Category Archives for "Fixed Income Market"
It’s very early days with a mixed start to the second half, but the key takeaway is that markets can continue to move higher. Economies are generally back in business. In some cases, further policy stimulus is coming, consumer confidence and industrial sentiment are recovering, while manufacturing and service sector activity hauls itself off the floor. It’s been a deep recession but also a ‘V’ recovery to start with.
The risks are clear, though. We have an earnings season coming up which isn’t going to be a good one, virus second waves are in evidence across several jurisdictions, and the US promises a more disjointed recovery as a result. China is being a nuisance in several key areas although it has pulled back (for now) in its confrontation on the disputed border with India.
In credit specifically, however, we are in the midst of a record run-rate in IG issuance, where Q2 saw €50bn or more issued in each of the months – the first time in Eurobond history. Few treasury desks are taking chances of something more sinister later in the year.
At €268bn of IG non-financial issuance year to date, we should be past the record €318bn from last year by the end of September – en route, quite possibly, to €400bn for the full-year.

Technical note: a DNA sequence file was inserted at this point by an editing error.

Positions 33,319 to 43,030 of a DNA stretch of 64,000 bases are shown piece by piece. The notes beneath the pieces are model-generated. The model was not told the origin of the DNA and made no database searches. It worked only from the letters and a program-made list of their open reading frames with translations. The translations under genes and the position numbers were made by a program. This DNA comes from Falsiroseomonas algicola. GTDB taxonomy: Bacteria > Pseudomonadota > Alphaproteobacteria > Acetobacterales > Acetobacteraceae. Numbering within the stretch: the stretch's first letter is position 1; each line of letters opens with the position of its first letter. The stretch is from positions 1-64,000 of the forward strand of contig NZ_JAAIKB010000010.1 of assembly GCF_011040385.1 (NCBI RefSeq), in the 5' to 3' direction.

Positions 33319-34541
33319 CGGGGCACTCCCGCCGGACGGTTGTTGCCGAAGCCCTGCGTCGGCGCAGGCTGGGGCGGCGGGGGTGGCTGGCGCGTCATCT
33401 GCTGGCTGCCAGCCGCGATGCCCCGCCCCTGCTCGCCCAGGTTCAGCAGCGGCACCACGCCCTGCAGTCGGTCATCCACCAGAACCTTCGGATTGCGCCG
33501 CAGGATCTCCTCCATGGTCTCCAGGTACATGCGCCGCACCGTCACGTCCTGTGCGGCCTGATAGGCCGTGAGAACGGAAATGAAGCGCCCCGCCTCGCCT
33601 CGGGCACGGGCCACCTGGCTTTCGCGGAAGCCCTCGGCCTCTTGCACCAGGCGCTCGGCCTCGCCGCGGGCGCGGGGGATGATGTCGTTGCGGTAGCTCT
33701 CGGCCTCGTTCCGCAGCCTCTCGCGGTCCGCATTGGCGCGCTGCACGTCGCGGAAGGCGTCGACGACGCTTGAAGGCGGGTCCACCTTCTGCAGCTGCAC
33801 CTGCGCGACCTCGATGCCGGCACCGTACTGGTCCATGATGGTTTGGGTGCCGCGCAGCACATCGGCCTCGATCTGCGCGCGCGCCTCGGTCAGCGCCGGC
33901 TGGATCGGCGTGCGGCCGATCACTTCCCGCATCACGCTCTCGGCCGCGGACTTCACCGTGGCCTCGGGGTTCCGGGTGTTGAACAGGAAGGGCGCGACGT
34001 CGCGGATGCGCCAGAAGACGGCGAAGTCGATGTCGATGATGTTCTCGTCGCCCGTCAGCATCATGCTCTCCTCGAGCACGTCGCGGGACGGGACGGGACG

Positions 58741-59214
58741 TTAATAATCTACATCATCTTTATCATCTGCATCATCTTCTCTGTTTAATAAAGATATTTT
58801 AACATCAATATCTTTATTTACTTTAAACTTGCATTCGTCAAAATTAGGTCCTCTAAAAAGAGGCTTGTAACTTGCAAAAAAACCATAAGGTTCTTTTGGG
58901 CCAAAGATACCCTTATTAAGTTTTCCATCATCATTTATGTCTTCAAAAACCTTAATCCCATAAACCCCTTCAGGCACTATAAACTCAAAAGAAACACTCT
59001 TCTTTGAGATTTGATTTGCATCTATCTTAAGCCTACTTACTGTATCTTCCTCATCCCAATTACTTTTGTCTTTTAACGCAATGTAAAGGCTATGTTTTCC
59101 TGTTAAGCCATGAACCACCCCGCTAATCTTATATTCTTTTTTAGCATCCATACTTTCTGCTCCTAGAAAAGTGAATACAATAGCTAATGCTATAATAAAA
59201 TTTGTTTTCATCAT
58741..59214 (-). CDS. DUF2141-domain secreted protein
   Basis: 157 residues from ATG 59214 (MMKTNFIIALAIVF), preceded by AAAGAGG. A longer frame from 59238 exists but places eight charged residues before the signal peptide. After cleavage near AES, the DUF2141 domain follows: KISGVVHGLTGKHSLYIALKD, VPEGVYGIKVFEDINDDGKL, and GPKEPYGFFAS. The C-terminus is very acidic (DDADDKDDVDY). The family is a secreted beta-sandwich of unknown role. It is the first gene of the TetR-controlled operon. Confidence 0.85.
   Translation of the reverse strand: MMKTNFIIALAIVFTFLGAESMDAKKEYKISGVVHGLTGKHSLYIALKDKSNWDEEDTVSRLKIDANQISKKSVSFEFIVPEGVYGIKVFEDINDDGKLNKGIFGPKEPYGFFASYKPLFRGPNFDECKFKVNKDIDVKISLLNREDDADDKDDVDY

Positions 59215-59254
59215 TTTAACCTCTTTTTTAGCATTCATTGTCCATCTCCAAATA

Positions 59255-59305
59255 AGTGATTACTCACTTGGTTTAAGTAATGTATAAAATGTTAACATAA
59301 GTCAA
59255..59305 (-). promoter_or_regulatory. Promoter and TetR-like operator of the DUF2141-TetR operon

The high yield market has finally plugged into the narrative. In a 6-week period from late February and taking in the whole of March, we didn’t get a single deal. But the primary machinery has started to churn them out now, with €13bn issued in June and July off to a decent start (€3.4bn).
And the pipeline builds. Last year’s full-year record total of €76.4bn looks like being surpassed IF risk markets don’t fall out of bed between now and year-end.
So the appetite for HY paper is recovering as the overall news flow improves. Low rates ‘forever’ and the ECB’s recent increased QE-related purchases have turned the screw. There’s a subliminal message in there somewhere. The crowding-out effect (in IG) will reinvigorate that bid for higher-yielding corporate debt.